• The CQC report said: “In our previous report, November 2015, we had raised concerns regarding the bed management and site management processes and culture between the operational and clinical teams and reported the trust should make improvements. We found that no significant changes or improvements had been made. The culture between the site management team and nursing team was not one of mutual respect.”
• It added: “There remained a fear amongst staff, at all levels, that raising concerns could not be safely undertaken without fear of reprisals.”
Prof Baker added: “Although staff at the trust were clearly caring and committed to helping patients, and we found some areas of outstanding practice, we were very concerned by how the trust is being led and with many of its systems and processes.
“Our inspection showed there was much work the trust needs to do. This is why it is now rated as inadequate and why I am recommending it is placed in to special measures, so that it can receive the support it needs to improve and ensure people receive the care they should be able to expect.
“We will continue to monitor the trust’s progress and this will include further inspections.”
Mark Davies, NNUH chief executive, wanted to assure patients the hospital was safe, and said he had witnessed that himself last year.
He said: “I don’t want them to be concerned, I don’t want them to be worried about coming to hospital. About a year ago I had a bad accident while travelling in Asia. I got a significant injury which became infected and life-threatening. I was air lifted back to the UK and I wanted to come here not just because I live in Norwich but because I knew I would get world-class treatment here.”
What happens now?
Mr Davies said already a lot of work had been done, including the redesign of A&E, the children’s A&E and the creation of the older people’s A&E.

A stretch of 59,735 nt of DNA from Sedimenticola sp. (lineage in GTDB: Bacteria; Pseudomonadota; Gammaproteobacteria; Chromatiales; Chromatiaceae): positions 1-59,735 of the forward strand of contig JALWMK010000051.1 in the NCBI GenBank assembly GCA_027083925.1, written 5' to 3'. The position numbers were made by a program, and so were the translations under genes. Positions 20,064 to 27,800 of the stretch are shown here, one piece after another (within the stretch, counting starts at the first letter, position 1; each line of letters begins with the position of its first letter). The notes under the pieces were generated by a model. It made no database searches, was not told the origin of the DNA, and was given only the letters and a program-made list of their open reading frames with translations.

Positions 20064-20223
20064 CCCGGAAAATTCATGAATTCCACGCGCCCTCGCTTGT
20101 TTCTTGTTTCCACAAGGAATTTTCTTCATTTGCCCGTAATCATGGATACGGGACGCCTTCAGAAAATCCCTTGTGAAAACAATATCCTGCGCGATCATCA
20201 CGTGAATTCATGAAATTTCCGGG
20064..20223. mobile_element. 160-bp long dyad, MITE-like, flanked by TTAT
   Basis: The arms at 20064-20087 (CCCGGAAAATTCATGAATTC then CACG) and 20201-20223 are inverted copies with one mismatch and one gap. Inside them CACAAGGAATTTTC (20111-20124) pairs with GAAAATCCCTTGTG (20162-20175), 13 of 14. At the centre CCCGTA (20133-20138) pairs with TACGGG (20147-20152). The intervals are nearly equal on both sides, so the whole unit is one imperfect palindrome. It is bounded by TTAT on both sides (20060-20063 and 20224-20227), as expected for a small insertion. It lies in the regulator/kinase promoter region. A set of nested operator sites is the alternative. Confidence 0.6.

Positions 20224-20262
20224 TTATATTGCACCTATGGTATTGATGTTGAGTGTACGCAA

There were also plans to expand the radiology department and meetings with stakeholders were under way.
But he said he would also now be asking for more money to expand the hospital, which he admitted was too small.
He said: “One of the things I want to ask for is access to capital to expand the hospital. It might have been planned too small.”
He added: “I think there’s enough evidence and I’m getting growing support. The good thing about this is if we’re dealing with 180 ambulances a day we’ve got to be able to cope and we already have run out of space, it’s June and we are full now.”
He said “the idea that some how these patients are not going to come” was wrong and needed to be addressed.
Already a new chief nurse Professor Nancy Fontaine has been appointed as well as John Hennessey as chief finance officer.
But Mr Davies said he did not expect any more change at the top and was remaining at the helm himself.
He said: “I’ve been in the health service for 40 years, I’ve been a chief executive for nearly 30 of those, and when I moved here with my family I did so with my eyes open and I’m in this for the long haul.”
There may also be a chance to access a £500,000 pot of money if improvements are made, but whether or not the NNUH can take advantage of that is decided by an improvement director, who will be parachuted in to oversee the turnaround.
Praise for staff
Mr Davies said he imagined staff would be disappointed with the report, and he was making himself available to discuss it with them.
He said: “I think they will be hugely disappointed which is why I wanted to talk to them and listen to what they want to say.”